Film Photography - Part II
Sometimes using 30 year old camera equipment isn’t as easy as just dropping in a double ‘A’ battery and running off to your first subject. Batteries today are distinctly different in materials than what cameras like the Electro 35 would use. In the 60s and 70s the Electro normally would use a 5.6v mercury battery. Mercury batteries, due to their inclusion of the dangerous chemical mercury, were banned in Europe in 1991 and in the United States in 1996. Many photographers used mercury batteries in their equipment due to their consistent voltage output and long shelf life. Luckily, modern day alkaline equivalents have been made to replace mercury batteries, such as the battery designated as APX32 which runs for about $9 and perfectly fits inside the Electro battery compartment. Batteries aren’t the only key ingredient to using film cameras though, the film is important too.
Film, second only to lenses, is the most important variable to how photos turn out. Kodak first developed film strips as they are used today in 1885. George Eastman, the founder of Kodak, called this film EASTMAN American Film. Fifty years later Kodak released the legendary Kodachrome, the first successful color film. Unfortunately after 74 years Kodak discontinued the film due to lack of demand. Today, only a handful of 35mm films are still available, mostly from Kodak, Fujifilm, and Ilford.
Despite the occasional difficulties of battery or film availability, film photography is still very accessible. Some websites like KEH.com focus entirely on the sales of used camera equipment, including a large collection of film cameras. Nikon and Leica still make new film cameras, like the Nikon F6 and Leica M9 rangefinder. For film, Fujifilm is still readily available at many drug stores and department stores, and is an affordable option for film newcomers. The experience really shines with used cameras though. Part of the excitement of film photography is uncovering the history of an old film camera you find in a thrift shop. Who used this kind of camera? When was it made? Where has it traveled? What story can you make with it? For example, researching the Nikon FM2 will reveal the story of what is probably the most famous portrait ever taken. Steve McCurry shot the famous National Geographic cover Afghan Girl with a Nikon FM2, and McCurry started his career sneaking into war zones in the middle east with film sewed into his clothing. Experiences like these can be revealed through the exploration of the cameras that lived through them.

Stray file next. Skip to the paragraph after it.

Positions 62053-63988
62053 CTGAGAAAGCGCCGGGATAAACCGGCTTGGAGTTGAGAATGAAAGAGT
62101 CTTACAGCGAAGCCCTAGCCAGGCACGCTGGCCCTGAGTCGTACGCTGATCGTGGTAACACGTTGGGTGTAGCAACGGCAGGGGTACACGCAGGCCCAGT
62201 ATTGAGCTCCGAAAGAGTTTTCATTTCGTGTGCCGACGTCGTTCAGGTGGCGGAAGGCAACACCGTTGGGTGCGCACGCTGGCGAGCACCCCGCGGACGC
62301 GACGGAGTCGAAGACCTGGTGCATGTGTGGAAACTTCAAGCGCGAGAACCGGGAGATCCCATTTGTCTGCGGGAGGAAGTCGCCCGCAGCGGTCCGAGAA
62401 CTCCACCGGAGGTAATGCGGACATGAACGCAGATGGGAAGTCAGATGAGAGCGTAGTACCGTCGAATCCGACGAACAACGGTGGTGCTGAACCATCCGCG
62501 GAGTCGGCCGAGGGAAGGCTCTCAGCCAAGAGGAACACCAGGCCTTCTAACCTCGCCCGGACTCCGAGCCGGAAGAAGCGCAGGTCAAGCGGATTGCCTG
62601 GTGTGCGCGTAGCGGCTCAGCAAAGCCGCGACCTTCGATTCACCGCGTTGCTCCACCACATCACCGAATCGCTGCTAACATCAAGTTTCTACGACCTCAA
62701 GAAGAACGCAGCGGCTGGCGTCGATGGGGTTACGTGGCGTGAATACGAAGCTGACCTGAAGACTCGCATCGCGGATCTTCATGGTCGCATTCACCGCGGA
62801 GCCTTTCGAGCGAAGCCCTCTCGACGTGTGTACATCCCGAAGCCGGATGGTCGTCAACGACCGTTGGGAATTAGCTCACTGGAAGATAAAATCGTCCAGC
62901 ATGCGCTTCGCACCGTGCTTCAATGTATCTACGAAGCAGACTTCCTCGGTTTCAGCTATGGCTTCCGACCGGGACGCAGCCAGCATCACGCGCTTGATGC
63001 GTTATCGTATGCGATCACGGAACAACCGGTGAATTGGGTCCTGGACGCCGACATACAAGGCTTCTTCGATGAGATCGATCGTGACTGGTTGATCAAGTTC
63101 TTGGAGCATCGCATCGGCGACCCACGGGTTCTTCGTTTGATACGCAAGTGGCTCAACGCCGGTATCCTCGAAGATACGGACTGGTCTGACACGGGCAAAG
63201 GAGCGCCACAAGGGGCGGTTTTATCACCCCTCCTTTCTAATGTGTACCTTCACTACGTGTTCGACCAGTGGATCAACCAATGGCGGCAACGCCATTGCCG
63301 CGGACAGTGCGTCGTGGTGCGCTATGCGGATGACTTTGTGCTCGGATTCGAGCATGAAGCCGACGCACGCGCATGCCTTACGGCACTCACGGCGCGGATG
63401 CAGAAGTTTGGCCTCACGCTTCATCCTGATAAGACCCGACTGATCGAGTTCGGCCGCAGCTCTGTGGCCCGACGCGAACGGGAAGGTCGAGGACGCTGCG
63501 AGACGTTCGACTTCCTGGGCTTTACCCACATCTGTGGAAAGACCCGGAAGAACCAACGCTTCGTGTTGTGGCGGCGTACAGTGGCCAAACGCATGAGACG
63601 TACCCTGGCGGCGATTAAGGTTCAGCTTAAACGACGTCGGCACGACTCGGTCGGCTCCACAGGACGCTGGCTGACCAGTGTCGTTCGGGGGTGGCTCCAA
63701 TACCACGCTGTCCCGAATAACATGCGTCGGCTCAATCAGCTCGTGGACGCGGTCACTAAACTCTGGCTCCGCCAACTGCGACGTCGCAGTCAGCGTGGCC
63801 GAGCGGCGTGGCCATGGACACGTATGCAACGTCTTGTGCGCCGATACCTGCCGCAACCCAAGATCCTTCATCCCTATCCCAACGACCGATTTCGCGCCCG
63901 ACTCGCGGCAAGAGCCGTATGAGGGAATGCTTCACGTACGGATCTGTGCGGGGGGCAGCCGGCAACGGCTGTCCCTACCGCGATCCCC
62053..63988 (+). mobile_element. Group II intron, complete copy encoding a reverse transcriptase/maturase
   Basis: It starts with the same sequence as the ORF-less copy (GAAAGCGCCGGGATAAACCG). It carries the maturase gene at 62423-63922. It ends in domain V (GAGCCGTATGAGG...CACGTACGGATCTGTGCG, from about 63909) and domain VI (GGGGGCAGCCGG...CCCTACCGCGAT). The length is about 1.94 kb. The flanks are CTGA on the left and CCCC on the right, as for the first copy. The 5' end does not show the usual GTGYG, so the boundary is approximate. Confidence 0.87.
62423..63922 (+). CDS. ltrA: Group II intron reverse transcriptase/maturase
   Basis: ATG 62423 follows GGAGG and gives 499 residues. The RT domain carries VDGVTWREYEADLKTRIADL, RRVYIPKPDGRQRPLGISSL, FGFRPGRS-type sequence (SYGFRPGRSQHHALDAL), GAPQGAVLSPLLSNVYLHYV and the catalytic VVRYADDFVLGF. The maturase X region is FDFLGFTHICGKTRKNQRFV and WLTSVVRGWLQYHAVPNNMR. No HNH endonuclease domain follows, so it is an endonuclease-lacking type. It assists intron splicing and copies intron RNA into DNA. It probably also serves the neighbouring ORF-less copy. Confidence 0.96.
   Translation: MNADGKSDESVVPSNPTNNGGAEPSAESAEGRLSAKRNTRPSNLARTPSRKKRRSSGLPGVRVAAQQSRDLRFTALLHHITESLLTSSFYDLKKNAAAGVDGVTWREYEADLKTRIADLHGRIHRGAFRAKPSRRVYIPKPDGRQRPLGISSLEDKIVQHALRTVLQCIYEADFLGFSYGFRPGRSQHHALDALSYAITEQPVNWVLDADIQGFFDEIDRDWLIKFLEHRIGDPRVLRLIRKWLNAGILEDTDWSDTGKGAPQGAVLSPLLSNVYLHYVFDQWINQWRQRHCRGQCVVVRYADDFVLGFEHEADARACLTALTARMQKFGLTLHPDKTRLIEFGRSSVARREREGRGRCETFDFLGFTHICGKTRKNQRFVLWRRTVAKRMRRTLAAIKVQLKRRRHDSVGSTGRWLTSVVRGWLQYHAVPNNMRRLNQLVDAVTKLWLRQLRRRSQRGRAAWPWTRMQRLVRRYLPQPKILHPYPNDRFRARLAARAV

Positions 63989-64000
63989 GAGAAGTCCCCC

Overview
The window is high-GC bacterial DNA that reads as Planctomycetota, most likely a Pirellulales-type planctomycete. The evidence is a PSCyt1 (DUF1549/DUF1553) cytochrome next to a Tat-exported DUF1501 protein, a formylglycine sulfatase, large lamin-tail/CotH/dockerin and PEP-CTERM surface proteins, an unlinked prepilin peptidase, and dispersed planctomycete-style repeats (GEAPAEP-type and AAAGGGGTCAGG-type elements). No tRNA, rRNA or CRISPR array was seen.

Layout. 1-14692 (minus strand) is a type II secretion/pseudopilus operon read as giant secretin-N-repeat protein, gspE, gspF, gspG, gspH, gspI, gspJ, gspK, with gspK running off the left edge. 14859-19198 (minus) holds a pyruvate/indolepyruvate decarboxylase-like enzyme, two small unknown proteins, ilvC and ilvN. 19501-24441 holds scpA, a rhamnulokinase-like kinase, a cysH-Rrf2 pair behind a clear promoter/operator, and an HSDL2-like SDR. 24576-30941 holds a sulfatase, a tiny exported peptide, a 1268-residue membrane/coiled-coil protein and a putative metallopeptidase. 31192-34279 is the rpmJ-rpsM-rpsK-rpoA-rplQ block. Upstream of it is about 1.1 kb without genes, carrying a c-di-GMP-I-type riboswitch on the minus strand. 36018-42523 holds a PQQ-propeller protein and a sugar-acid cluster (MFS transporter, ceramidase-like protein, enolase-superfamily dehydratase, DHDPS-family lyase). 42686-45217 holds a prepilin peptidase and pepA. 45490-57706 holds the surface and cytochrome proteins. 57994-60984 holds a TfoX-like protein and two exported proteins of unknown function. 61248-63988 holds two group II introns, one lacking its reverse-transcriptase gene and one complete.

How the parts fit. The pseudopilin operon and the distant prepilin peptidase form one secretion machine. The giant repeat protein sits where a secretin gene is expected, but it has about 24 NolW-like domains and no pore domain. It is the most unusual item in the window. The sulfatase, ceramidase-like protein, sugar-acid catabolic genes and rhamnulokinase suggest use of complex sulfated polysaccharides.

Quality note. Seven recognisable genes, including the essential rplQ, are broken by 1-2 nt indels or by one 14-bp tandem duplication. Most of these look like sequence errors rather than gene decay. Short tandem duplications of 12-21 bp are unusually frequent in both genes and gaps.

Film Photography - Part III
Taking photos with film is an experience that shouldn’t be lost. It is comparable, yet completely different from its modern digital counterpart. Digital has an immediacy to it that is so in tune with today’s pace of see now, share now. Film also has an immediacy though, one that comes from the fleeting moment of a mirror flipping and a shutter mechanically clicking, a moment instantly captured. It’s an aesthetic that can only be compared to but not understood until it’s experienced. It is different from digital in that it forces a distance between the action and reward. There is no “chimping” with a film camera, where one immediately looks down at a screen to review their photo. Film requires patience, patience to finish the roll of film and patience to develop and print before results can be seen. The reward becomes not the immediate photo, but the action of creating the image itself.